That is, the United States believes that Russia is already ready to use nuclear weapons, although Moscow constantly reminds us that we view them as a means of deterrence and retaliation.
That is, we are not going to strike either at Ukraine or at NATO countries – why should we provoke a war with the Atlantic bloc? So why suggest the opposite to Western public opinion, just to further demonize Russia?
Or to justify the rejection of direct military intervention, but here everything seems to be clear anyway – Russia has indicated everything almost in plain text. The introduction of Western troops is unacceptable, but in the West they are increasingly wondering if at some point the growth in arms supplies will not be the drop that will overwhelm Moscow’s patience and force it to draw a new red line, that is, in an ultimatum form, demand their cessation? This, in fact, is what Kissinger warns about – and, of course, Biden thinks about it too.
After all, no one has forgotten either his calls to overthrow Putin, or the fact that the goal of supporting Ukraine is directly declared to be the defeat of Russia. The Anglo-Saxons do not want to cross the line – they really want to use the Ukrainian front to the maximum to weaken Russia, but they want to be sure that Moscow will not raise the stakes.
At the same time, the States are assessing what the new world will be like after the end of the war. And here even Kissinger cannot accept the new reality – he admits that the geopolitical situation in the world will change a lot, but still hopes that the States will remain playmaker:
“Having the same interests on all possible issues is not a natural state of affairs for China and Russia. I do not think that we can create potential differences, but I believe that circumstances will do it.
The alliance between Russia and China as a whole is not in the interests of the West, but it cannot be permanent. After the special operation in Ukraine, Russia will have to at least reassess its relationship with Europe and its overall approach to NATO. I consider it unwise to take a hostile attitude towards both opponents, contributing to their rapprochement.
China is now thinking about how to avoid the situation in which Russia finds itself under powerful sanctions pressure and avoid a coherent response from a large part of the world in the event of a full-blown crisis in relations between Beijing and Western capitals.
That is, the former secretary of state is betting that the alliance between Moscow and Beijing will not be durable, so if the United States itself does not openly antagonize China and Russia, then the balance of power will change over time.
While he stipulates that this does not mean that Moscow or Beijing “will become a close friend of the West,” it is understandable that Kissinger still hopes that the era of Western dominance is not over. And this is a fundamental mistake, excusable for the 98-year-old patriarch of American geopolitics.
But even such advice cannot be used by Washington, because most of the current American strategists are confident that their country will withstand a simultaneous confrontation with China and Russia. Moreover, after all that the United States has done in recent years (with the exception of Trump’s attempts), they simply do not have the opportunity to change their course towards the simultaneous containment of Russia and China.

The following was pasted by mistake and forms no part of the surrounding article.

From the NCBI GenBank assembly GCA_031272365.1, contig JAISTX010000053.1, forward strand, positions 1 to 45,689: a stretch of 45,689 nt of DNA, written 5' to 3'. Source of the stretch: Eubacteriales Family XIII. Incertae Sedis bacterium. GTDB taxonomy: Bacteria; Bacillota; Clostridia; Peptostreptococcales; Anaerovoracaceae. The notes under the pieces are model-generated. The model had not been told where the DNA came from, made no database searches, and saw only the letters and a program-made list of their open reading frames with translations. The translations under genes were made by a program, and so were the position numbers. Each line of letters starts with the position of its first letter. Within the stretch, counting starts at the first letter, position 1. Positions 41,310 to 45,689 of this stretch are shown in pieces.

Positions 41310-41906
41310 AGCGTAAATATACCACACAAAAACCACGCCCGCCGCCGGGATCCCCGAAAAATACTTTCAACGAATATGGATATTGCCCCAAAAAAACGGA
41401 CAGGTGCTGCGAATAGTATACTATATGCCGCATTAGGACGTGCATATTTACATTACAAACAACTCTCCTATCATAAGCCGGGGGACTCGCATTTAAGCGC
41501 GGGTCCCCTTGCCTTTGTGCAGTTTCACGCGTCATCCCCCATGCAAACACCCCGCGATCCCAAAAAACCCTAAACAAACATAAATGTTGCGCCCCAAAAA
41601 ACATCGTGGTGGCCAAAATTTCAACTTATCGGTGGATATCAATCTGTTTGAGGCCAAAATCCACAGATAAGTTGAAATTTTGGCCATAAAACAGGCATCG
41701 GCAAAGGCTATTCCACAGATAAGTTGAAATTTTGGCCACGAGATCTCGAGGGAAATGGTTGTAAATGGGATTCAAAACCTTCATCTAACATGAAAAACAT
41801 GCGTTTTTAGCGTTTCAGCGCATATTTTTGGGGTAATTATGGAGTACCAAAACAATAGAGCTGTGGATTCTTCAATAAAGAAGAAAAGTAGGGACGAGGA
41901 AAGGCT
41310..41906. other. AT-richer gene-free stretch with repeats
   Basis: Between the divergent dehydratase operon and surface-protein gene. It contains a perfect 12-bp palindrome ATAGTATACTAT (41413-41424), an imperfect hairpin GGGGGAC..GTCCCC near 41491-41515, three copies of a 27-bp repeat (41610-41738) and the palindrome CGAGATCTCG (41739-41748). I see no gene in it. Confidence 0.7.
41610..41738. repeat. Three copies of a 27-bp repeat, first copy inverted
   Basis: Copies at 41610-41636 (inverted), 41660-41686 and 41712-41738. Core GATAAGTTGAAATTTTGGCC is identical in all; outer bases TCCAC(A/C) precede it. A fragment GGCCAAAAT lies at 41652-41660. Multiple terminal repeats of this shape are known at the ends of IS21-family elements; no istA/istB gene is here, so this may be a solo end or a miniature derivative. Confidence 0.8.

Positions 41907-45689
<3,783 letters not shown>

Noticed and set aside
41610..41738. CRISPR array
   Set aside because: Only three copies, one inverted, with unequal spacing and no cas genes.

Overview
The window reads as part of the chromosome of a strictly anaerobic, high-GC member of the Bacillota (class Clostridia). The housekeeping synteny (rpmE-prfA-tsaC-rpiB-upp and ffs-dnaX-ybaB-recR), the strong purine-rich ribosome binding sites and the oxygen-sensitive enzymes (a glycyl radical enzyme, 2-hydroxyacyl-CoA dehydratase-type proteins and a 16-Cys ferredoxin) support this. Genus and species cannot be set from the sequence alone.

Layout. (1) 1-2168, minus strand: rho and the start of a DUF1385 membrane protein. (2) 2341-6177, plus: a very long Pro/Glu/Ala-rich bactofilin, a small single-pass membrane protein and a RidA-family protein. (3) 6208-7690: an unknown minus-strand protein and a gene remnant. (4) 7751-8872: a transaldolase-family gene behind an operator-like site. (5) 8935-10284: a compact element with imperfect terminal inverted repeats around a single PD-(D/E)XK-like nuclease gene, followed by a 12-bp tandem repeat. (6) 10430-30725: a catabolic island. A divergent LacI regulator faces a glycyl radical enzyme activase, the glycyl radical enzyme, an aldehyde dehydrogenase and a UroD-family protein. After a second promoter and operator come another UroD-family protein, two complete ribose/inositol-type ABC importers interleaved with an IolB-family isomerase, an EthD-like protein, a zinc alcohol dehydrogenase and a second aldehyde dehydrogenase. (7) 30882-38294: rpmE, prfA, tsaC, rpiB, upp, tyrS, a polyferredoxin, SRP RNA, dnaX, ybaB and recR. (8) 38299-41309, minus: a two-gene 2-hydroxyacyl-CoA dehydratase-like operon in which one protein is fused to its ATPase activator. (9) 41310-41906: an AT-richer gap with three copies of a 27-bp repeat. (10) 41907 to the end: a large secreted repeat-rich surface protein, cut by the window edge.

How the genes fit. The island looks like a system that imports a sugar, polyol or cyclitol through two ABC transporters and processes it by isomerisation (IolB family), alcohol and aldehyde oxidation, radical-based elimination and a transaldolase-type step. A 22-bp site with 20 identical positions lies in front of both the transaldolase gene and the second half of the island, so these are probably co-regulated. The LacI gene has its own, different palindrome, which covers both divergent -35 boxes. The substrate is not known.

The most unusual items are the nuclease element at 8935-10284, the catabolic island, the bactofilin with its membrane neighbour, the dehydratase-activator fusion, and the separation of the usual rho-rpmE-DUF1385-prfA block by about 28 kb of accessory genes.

They raised the stakes on both fronts – and if with Russia, in principle, all the pots have already been broken, then China is almost openly declared the main enemy and threat and will no longer believe in any assurances about “peace and friendship.”
Therefore, almost the only option for a serious change in the US foreign policy strategy in the short term remains domestic political upheavals with a landslide retreat into semi-isolation. But the Americans, of course, do not want to believe in this, preferring to say that Putin has no way out.
Although Putin is not looking for a way out, the special operation in Ukraine is the beginning, not the end of Russian politics. Its military component may proceed in different ways, but its geopolitical goals are clear. Biden could understand them if he realized what Ukraine is for Russia, and if he did not live in a world of illusions about the total superiority of the West.
Russia will not stop until it returns Ukraine, until it gets it out of Western influence, no matter how much time and effort it takes.
The West may resist, may delay this process, but in the end we will get our way anyway.
And the more forces the West spends on counteracting this, the more damage it will inflict on itself, accelerating the end of the era of Anglo-Saxon domination.
Recalling his many meetings with Putin, Kissinger (and he spoke with the Russian president much more often than Biden) says he thought his beliefs were “a kind of mystical belief in Russian history.”
It is indeed very important for Putin to know his native history, its lessons and patterns, including those relating to millennial relations with the West. This is what allows us to clearly understand who we are dealing with – and not to have any illusions, not to look for any exits where there are none, or where traps are set. And go to the end – to the intended goal.